One of the most revealing moments in “The Last Dance,” the highly-anticipated documentary on Michael Jordan and the ’98 Chicago Bulls, comes on screen with MJ describing why he pushed himself (and his teammates) so hard.
“I challenged people when they didn’t want to be challenged,” says Jordan, adding that being considered a “tyrant” in order to win was a price he was more than willing to pay.
MJ opened up during multiple interviews—along with 105 other people that bore witness to his legendary NBA career—over the years as the 10-part series painstakingly came together.
Per The Athletic:
“Look, winning has a price,” says Jordan. “And leadership has a price. So I pulled people along when they didn’t want to be pulled. I challenged people when they didn’t want to be challenged. And I earned that right because my teammates who came after me didn’t endure all the things that I endured. Once you joined the team, you lived at a certain standard that I played the game. And I wasn’t going to take any less. Now if that means I had to go in there and get in your ass a little bit, then I did that. You ask all my teammates. The one thing about Michael Jordan was he never asked me to do something that he didn’t fucking do. When people see this they are going say, ‘Well he wasn’t really a nice guy. He may have been a tyrant.’ Well, that’s you. Because you never won anything. I wanted to win, but I wanted them to win to be a part of that as well. Look, I don’t have to do this. I am only doing it because it is who I am. That’s how I played the game. That was my mentality. If you don’t want to play that way, don’t play that way.”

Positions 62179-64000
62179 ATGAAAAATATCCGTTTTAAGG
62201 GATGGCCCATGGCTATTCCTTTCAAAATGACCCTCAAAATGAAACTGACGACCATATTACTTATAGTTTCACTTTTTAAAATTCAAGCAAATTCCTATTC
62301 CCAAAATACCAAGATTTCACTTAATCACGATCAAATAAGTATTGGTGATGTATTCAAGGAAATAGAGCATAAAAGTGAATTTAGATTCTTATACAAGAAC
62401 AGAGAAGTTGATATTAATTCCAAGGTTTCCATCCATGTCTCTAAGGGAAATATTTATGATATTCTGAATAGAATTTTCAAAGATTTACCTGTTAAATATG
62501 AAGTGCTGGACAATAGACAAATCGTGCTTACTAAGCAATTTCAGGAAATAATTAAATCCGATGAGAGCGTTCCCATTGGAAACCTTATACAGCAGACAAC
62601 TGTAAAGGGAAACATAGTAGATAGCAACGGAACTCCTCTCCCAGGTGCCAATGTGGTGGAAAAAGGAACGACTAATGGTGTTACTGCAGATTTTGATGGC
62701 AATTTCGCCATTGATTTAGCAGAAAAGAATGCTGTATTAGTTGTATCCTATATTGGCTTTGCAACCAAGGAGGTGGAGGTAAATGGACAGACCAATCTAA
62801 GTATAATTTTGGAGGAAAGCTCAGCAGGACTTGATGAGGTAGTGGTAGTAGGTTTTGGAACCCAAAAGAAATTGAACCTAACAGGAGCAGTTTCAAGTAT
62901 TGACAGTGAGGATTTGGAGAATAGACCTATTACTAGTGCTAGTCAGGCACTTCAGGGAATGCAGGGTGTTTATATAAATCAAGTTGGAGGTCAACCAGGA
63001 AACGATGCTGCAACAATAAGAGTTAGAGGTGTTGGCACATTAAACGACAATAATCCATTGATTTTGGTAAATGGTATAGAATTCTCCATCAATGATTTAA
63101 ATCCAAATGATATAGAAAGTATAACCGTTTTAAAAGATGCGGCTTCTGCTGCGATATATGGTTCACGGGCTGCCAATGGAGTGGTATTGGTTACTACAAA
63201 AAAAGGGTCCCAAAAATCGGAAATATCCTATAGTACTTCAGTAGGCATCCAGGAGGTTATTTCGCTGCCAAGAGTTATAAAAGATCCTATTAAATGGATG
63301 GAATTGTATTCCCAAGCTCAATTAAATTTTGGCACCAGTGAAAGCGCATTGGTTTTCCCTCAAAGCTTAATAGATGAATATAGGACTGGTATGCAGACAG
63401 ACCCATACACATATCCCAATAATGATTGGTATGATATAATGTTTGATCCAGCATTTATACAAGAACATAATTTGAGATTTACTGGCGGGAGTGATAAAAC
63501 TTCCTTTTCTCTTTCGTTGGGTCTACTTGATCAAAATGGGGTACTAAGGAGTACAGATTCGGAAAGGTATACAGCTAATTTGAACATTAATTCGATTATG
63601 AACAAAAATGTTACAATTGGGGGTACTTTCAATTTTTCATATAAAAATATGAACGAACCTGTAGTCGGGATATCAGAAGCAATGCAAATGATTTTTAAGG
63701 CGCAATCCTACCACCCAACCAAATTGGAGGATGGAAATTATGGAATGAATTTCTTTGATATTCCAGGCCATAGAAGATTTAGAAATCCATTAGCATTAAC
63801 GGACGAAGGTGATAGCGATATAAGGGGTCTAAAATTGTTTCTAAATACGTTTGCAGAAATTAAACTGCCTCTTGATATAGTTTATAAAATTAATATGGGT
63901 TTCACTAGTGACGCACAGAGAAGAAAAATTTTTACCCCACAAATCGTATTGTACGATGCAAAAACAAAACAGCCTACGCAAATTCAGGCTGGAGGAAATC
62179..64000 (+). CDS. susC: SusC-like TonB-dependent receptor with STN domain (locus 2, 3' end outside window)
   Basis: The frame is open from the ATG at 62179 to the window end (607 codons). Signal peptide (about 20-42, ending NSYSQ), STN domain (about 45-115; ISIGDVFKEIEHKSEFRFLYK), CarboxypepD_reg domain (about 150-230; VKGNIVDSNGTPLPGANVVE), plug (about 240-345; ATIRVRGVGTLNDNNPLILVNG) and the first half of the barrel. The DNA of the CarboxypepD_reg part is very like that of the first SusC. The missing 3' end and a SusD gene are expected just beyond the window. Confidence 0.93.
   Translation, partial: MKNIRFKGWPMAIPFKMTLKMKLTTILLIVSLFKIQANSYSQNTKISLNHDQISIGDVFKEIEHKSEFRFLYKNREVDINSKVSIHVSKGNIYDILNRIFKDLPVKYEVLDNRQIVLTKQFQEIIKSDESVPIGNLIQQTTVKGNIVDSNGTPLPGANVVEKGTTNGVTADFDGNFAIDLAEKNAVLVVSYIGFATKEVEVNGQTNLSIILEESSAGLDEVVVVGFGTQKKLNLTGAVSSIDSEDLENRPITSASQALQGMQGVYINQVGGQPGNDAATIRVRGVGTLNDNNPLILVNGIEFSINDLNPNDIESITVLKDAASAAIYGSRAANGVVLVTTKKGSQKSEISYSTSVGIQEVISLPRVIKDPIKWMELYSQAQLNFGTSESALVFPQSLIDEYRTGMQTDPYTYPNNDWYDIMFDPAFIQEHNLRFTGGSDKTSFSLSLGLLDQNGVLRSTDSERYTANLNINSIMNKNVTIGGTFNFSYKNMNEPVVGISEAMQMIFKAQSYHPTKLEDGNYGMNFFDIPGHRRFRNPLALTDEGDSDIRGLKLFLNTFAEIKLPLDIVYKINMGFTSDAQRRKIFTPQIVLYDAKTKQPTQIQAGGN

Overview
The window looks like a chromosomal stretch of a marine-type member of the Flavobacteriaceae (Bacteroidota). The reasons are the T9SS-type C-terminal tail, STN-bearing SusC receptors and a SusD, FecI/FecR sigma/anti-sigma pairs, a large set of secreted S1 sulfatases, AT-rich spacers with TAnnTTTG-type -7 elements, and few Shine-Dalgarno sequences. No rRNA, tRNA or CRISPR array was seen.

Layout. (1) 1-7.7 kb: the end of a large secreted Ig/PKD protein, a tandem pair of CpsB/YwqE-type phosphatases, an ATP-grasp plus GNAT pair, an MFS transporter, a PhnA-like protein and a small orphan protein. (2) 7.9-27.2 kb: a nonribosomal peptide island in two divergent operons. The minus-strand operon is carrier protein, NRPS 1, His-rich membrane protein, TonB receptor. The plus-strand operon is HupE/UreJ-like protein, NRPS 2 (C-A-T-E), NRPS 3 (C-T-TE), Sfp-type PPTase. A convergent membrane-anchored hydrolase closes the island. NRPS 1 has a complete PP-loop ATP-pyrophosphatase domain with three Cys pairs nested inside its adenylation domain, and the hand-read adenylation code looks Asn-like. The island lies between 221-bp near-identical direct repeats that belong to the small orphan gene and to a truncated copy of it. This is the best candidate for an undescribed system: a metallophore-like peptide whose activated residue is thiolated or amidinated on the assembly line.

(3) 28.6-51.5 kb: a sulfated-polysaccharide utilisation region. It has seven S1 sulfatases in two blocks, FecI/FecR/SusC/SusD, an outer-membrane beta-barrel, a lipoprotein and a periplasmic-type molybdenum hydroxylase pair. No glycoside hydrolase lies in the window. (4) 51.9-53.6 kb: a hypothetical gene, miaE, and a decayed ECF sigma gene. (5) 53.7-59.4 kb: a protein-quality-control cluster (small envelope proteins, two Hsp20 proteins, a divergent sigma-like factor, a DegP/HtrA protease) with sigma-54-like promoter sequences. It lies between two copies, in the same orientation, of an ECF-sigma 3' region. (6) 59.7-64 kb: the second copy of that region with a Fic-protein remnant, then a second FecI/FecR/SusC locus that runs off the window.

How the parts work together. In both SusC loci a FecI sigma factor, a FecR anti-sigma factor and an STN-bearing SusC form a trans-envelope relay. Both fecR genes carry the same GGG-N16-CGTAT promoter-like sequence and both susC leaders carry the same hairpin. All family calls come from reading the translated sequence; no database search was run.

Jordan then does something extraordinary, and I’m glad the filmmakers left it in. He asks for a break. He has become so emotional, near tears, that he has to get away for a moment.
“The moment when he asked for a break came early in the first interview,” [director Jason] Hehir recalled. “To get something that raw, candid, honest and genuine out of him that early in the interview process was kind of a turning point for all of us in the crew. We all thought: ‘Wow this could be something a little bit different than just basketball. It looks like he came to participate and understands what we’re trying to do here.’ It was one of those answers where you just let the person go, almost like a therapy session. He did stop himself and say ‘break.’ And we did. I got up and left the room for a little bit. We’d been going for about 45 minutes and I knew we had at least two more hours to go. What you don’t want to do is gas out your interview subject less than an hour into it.
“But it was so telling to me that this is what’s at this guy’s core. No matter what we discussed, it funnels back to that deep-seated drive to be the best at all costs. We were talking about his intensity as a teammate, his intensity as a competitor. We had just finished talking about the roots of his competitiveness, competing against his brother Larry for his Dad’s attention. One of the things that I was interested in exploring when we first started studying his entire story was this notion from his perspective. By all my experiences, he was a nice guy. He was very respectful to me. He was very respectful to the crew. He couldn’t have been more generous with his time and candor. I was really interested in whether or not it hurt him that the perception of him was this stone-cold killer and not as Mr. Nice Guy. The question produced probably a nine-minute answer. Was it worth to you to have that reputation for intensity and ferocity? Is it worth the tradeoff of not being considered nice guy quote unquote?”